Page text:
Lincoln Dixon (February 9, 1860 – September 16, 1932) was a U.S. Representative from Indiana.
Born in Vernon, Indiana, Dixon attended Vernon Academy, and graduated from Indiana University at Bloomington as an oboe performance major in 1880. He was employed as a clerk in the Department of the Interior at Washington, D.C., in 1881. He returned to Vernon, Indiana, and studied law. He was admitted to the bar in 1882 and commenced practice in North Vernon. Reading clerk of the State house of representatives in 1883. He served as prosecuting attorney for the sixth judicial circuit 1884-1892. He served as member of the Democratic State committee 1897-1904 and 1920-1927.
Dixon was elected as a Democrat to the Fifty-ninth and to the six succeeding Congresses (March 4, 1905-March 3, 1919). He was an unsuccessful candidate for reelection in 1918 to the Sixty-sixth Congress. He resumed the practice of law. He served as delegate to the Democratic National Conventions in 1920 and 1924. In charge of the Democratic campaign in the West in 1924. He was appointed a member of the United States Tariff Commission by President Coolidge in 1927 and retired in 1930. Reappointed by President Hoover on June 17, 1931, and served until his death, while on a visit, in Lyndon, Kentucky, September 16, 1932. He was interred in Vernon Cemetery, Vernon, Indiana.
From an 1897 special edition of the North Vernon Plain Dealer:
Lincoln Dixon was born in Vernon, Jennings County, Ind., February 9, 1860. His father was Samuel M. Dixon, (Samuel M. Dixon was the son of Patrick W. Dixon and Lavinia Stafford. Lincoln Dixon's mother was Belinda Foster) who in 1858, was elected sheriff of this county and served in that capacity for the unusually long period of eight years.
Mr. Dixon received his early education at the Jennings Academy, at Vernon, and in 1876, he entered the Freshman Class in the State University of Indiana, at Bloomington, from which institution he was graduated in 1880. While in college he represented the State University in the State Oratorical Contest, and being the successful contestant, represented the state of Indiana in the Interstate Contest.
At the close of his college career he went to Washington D.C., where he held a position in the Department of the Interior. After a year he returned to Vernon and entered the law office of the late Jeptha D. New, as a student. After taking a course of reading as a law student, he was admitted to the bar and removed to this city, where he opened a law office and engaged actively into the practice of his profession.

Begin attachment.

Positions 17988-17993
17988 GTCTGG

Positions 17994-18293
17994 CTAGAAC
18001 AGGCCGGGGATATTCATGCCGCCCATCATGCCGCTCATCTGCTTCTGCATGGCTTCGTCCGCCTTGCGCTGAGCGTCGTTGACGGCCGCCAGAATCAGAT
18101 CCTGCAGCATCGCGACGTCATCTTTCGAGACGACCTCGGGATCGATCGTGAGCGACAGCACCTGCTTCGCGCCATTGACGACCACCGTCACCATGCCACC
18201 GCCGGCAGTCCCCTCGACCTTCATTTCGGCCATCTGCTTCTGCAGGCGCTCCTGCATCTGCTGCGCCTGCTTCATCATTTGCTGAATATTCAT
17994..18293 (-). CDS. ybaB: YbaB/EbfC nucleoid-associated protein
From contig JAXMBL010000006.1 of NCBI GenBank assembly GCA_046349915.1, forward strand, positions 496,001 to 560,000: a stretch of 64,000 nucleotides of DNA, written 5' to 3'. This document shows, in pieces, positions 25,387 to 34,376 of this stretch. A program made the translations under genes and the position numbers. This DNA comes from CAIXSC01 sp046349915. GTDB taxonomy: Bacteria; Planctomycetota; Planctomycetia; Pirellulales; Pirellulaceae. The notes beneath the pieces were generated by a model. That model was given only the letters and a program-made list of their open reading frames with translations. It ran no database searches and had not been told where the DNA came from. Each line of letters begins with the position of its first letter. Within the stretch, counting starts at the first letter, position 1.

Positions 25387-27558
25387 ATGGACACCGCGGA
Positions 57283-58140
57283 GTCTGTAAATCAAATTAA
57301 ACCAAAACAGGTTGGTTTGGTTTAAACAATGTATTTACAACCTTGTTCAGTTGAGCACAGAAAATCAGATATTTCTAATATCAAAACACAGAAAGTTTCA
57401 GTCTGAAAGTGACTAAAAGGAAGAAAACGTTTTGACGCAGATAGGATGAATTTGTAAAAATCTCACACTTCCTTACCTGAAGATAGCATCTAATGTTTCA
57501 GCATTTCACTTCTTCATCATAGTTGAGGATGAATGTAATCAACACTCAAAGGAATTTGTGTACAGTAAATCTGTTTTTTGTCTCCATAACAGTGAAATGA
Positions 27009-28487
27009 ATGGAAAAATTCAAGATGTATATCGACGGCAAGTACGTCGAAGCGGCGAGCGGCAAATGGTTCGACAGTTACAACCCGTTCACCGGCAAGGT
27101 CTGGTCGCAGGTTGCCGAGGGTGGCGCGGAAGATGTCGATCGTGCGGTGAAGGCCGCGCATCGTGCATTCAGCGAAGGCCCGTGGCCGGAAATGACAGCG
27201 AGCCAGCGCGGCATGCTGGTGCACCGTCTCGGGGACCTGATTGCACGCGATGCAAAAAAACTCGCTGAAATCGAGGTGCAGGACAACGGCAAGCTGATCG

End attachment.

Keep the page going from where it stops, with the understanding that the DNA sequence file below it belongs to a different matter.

In 1883 Mr. Dixon was selected reading clerk of the House of Representatives of the General Assembly of Indiana. The following year he was nominated by the Democratic Party for prosecuting attorney of the Sixth Judicial Circuit, comprising the counties of Jennings, Scott and Ripley.
So efficiently, successfully and honestly was the business of the prosecutor's office conducted under his administration that he was re-elected to the position for three additional terms, always running far ahead of the ticket.
In his last contest he was elected by a majority of 651, being the only candidate who ever carried the three counties in an election, and the only person who ever held the office for four consecutive terms. The experience and knowledge gained by eight years as prosecutor in a large circuit has given Mr. Dixon a broad knowledge of this branch of the law, but Mr. Dixon informed us when we were seeking data for this article that there are seldom any important criminal cases in this county.
As an active worker in the Democratic cause, and as an organizer in political contests Mr. Dixon has achieved a prominence that extends throughout the state. Since attaining his majority he has been devoted to the principles of political economy and those theories of government expounded by those great statesmen, Jefferson and Jackson.
In every political contest in this state, great or small, he has been an earnest worker in the Democratic ranks. He has always been a Democrat of the active, loyal and never-failing type, and has held the position of chairman of the Democratic Local Committee, during several of the hardest campaigns. Mr. Dixon was appointed acting chairman of the 4th District Democratic Committee in the recent special election for Congressman, and by his untiring efforts and to his contributions in the way of time and money, is partially due the great victory won by the Hon. F. M. Griffity, Congressman-elect.
Mr. Dixon has been successful as a lawyer, and his clientage is composed of the best people in this section of the state. His practice is lucrative, his ability undoubted; and his strict integrity has won for him the respect and confidence of everyone who has had business relations with him.
Mr. Dixon was married October 14, 1884 to Miss Kate Storey, and they have two children, a daughter Claire and a son Donald.